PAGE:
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King Estate On The Bright Future For Oregon Wine

October 6, 2017

King Estate has been a key contributor to the growth of the Oregon wine category over the past few years, led by its namesake label and portfoliomates Acrobat and North by Northwest. Based in Eugene at the southern end of the Willamette Valley, the winery’s ascent has come as Oregon’s global shipments have ballooned to 3.2 million cases, with much of that volume coming from the $15 and above segment.

Retailing at $13-$20, the Acrobat brand in particular has gained traction, quadrupling in size to 145,000 cases from 2010-2015. While Acrobat was roughly flat last year, King Estates cofounder and CEO Ed King says the brand is back in double-digit growth in 2017, with year-to-date gains at about 15%. The majority of Acrobat’s volume comes from its Pinot Gris, although Pinot Noir is a close second. The lineup also includes a Rosé of Pinot Noir and a limited edition Chardonnay.

King Estate’s eponymous brand ($10-$29), now at about 118,000 cases, is targeted predominantly at the on-premise. Additionally, the winery’s only Washington-based label, North by Northwest ($15-$50), grew by 24% last year to roughly 36,000 cases.

The company recently launched a new unit, King Vintners, led by next-generation King family members and staff, alongside a new brand called Next. Released in June, the new Pacific Northwest–centric Next wines are available exclusively on Amazon, ranging from $20 to $40 a 750-ml. Though King sees success in having an Amazon-exclusive label, he’s cautious regarding the future of e-commerce for the wine business.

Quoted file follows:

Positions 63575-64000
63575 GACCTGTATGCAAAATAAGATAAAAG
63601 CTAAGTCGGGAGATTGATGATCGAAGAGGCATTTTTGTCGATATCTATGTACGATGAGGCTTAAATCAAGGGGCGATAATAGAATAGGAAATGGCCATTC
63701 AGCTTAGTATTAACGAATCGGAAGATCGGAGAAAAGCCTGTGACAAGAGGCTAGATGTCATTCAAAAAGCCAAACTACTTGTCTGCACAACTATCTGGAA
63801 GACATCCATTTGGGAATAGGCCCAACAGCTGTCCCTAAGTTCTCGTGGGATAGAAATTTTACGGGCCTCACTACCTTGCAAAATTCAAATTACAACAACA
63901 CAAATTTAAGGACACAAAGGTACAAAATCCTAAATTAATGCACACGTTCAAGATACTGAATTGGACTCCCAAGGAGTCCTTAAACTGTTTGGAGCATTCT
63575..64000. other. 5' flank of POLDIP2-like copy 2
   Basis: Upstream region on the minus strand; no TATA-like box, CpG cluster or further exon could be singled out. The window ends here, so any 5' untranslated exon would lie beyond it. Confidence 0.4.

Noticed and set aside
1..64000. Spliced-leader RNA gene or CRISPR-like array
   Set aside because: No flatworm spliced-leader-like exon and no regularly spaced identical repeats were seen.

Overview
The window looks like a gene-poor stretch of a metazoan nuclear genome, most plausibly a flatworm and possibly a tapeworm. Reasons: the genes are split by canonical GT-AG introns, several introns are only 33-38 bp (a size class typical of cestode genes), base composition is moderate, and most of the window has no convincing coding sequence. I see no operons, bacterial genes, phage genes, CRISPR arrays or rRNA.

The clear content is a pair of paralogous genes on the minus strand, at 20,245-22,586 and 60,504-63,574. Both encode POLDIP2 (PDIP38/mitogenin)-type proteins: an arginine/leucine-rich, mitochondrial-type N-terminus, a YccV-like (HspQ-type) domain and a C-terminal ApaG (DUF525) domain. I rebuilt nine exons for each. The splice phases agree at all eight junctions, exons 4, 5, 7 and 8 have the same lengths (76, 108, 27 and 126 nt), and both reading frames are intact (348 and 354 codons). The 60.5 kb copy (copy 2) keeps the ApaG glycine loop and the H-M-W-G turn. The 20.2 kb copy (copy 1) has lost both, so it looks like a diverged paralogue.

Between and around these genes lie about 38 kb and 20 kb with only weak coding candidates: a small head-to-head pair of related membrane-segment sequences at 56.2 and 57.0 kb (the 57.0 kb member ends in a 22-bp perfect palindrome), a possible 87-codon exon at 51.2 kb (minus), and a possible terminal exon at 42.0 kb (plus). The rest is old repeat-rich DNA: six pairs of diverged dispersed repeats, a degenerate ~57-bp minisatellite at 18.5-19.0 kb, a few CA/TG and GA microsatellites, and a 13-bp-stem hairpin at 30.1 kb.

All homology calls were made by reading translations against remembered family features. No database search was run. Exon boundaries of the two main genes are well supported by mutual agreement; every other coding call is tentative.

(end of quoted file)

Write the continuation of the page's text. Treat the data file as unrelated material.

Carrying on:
“We like being innovators and think it’s important to be aware of all the channels available,” says King. “But frankly, wine is not necessarily the optimum product for online sales. It makes sense when people are looking for a particular wine, or a special gift. I think Amazon themselves seem to recognize that the three-tier system and wholesale distribution will continue to be the main channel.”

Looking ahead, King expects Oregon wine to continue to rise on the global stage. “To see people from great businesses in California, France and other regions come to Oregon and participate is proof of concept that Oregon wines are not just here to stay, but at some point, will be recognized as among the very best on the planet as well,” he says. “And yet, we’re still small. We’re not homogenized yet. There’s a lot of variation and variety and creativity. That’s the most exciting part about Oregon.” —Julia Higgins

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